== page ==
The mammalian circadian clock is synchronized to the day : night cycle by light. Serotonin modulates the circadian effects of light, with agonists inhibiting response to light and antagonists enhancing responses to light. A special class of serotonergic compounds, the mixed 5-HT1A agonist/antagonists, potentiates light-induced phase advances by up to 400% when administered acutely. In this study, we examine the effects of one of these mixed 5-HT1A agonist/antagonists, BMY7378, when administered chronically. Thirty adult male hamsters were administered either vehicle or BMY7378 via surgically implanted osmotic mini pumps over a period of 28 days. In a light : dark cycle, chronic BMY7378 advanced the phase angle of entrainment, prolonged the duration of the active phase and attenuated the amplitude of the wheel-running rhythm during the early night. In constant darkness, chronic treatment with BMY7378 significantly attenuated light-induced phase advances, but had no significant effect on light-induced phase delays. Non-photic phase shifts to daytime administration of a 5-HT1A/7 agonist were also attenuated by chronic BMY7378 treatment. qRT-PCR analysis revealed that chronic BMY7378 treatment upregulated mRNA for 5-HT1A and 5-HT1B receptors in the hypothalamus and downregulated mRNA for 5-HT1A and monoamine oxidase-A in the brainstem. These results highlight adaptive changes of serotonin receptors in the brain to chronic treatment with BMY7378 and link such up- and downregulation to changes in important circadian parameters. Such long-term changes to the circadian system should be considered when patients are treated chronically with drugs that alter serotonergic function.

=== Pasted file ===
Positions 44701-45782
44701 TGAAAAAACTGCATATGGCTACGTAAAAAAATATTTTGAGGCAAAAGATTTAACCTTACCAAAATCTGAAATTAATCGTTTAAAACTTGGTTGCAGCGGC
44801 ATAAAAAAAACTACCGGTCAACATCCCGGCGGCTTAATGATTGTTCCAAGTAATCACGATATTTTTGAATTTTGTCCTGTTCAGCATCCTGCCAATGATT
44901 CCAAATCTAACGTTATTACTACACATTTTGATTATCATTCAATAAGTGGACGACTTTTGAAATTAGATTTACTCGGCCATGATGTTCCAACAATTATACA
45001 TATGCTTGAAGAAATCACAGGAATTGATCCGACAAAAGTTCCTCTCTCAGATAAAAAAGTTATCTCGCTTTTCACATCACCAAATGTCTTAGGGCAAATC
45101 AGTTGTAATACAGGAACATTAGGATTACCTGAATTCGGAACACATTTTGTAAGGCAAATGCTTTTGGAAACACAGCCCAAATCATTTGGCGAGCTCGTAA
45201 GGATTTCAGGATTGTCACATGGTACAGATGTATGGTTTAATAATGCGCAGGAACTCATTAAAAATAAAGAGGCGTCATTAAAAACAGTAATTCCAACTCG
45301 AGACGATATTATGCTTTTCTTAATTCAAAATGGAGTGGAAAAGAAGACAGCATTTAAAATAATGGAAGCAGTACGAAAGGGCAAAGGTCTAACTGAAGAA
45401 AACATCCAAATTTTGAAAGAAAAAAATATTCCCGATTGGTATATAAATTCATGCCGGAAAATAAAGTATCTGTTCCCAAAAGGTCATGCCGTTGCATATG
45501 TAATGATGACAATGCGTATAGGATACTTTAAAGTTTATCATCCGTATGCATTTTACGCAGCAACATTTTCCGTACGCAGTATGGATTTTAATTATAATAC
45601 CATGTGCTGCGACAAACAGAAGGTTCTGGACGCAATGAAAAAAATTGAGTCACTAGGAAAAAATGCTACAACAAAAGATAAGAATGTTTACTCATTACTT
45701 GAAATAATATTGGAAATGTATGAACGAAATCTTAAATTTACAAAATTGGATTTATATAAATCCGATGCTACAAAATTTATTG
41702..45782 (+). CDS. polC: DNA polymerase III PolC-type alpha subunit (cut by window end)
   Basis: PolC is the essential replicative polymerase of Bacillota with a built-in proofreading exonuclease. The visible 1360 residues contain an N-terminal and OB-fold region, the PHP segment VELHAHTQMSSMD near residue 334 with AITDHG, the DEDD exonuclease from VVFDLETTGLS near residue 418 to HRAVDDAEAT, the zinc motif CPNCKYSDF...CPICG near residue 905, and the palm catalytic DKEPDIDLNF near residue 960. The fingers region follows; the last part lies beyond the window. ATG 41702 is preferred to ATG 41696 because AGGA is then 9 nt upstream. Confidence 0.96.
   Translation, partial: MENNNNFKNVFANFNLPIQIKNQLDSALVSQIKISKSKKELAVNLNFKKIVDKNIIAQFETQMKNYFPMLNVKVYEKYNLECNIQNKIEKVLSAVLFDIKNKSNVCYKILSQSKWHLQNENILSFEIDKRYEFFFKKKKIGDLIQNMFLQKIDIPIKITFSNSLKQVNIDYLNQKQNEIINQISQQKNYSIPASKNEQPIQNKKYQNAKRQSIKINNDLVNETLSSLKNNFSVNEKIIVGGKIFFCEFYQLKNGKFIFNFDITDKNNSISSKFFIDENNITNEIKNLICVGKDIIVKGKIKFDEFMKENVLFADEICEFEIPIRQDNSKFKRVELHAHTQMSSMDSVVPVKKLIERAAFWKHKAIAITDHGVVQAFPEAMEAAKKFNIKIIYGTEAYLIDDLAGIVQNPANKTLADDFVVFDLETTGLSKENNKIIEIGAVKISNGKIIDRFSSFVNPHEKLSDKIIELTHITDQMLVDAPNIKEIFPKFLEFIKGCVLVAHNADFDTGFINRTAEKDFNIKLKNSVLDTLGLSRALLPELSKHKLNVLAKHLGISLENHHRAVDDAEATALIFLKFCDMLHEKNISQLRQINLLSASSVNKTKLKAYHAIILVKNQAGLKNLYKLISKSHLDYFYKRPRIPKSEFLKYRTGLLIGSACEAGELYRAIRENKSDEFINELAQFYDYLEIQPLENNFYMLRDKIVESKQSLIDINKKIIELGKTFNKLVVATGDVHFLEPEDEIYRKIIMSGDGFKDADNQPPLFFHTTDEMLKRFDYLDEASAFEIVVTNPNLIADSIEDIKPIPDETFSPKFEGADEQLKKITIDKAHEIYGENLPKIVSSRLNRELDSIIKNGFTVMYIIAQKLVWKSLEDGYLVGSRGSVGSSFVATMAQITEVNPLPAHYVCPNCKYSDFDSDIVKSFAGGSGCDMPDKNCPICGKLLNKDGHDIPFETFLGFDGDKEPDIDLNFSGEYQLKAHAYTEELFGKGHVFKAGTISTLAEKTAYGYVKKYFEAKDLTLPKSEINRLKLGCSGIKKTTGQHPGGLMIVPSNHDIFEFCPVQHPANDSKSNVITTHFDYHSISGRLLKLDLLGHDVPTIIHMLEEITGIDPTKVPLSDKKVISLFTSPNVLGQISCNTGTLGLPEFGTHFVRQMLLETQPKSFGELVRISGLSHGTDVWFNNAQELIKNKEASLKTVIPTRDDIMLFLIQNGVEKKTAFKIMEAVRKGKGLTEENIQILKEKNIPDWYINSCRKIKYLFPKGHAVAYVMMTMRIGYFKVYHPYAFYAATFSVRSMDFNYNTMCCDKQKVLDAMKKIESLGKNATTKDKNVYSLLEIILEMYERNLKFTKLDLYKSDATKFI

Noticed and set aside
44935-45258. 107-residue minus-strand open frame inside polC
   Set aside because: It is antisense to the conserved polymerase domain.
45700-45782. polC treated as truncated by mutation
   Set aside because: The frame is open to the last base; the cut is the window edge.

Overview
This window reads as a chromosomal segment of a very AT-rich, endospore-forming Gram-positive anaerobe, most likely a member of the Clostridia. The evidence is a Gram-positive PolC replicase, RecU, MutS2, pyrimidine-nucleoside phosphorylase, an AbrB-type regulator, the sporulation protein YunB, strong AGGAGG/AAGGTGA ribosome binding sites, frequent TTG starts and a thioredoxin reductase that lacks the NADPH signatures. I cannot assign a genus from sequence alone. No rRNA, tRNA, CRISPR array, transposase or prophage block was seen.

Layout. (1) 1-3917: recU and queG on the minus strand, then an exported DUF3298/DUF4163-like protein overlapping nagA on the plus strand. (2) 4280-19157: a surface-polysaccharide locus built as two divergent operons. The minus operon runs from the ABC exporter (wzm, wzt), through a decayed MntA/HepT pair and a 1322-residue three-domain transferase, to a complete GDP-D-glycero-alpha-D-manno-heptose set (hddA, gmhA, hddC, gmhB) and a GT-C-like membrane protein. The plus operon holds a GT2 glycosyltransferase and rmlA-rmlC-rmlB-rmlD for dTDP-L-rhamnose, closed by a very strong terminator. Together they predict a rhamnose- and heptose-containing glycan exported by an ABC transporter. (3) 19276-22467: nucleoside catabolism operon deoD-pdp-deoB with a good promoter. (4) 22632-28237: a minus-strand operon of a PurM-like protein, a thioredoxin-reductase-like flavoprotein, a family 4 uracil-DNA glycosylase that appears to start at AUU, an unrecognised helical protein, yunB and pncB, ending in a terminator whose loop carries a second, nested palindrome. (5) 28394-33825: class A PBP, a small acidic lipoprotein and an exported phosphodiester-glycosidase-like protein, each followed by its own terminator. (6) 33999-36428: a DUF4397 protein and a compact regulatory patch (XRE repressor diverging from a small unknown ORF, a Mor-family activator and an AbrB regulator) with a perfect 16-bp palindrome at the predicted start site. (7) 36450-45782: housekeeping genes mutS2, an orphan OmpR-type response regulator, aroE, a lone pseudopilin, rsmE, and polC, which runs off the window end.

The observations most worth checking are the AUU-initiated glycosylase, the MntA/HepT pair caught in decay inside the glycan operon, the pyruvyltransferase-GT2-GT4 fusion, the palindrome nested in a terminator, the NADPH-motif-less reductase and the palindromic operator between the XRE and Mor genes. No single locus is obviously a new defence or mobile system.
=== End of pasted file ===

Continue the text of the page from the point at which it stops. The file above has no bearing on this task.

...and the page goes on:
- mixed agonist/antagonist
- phase angle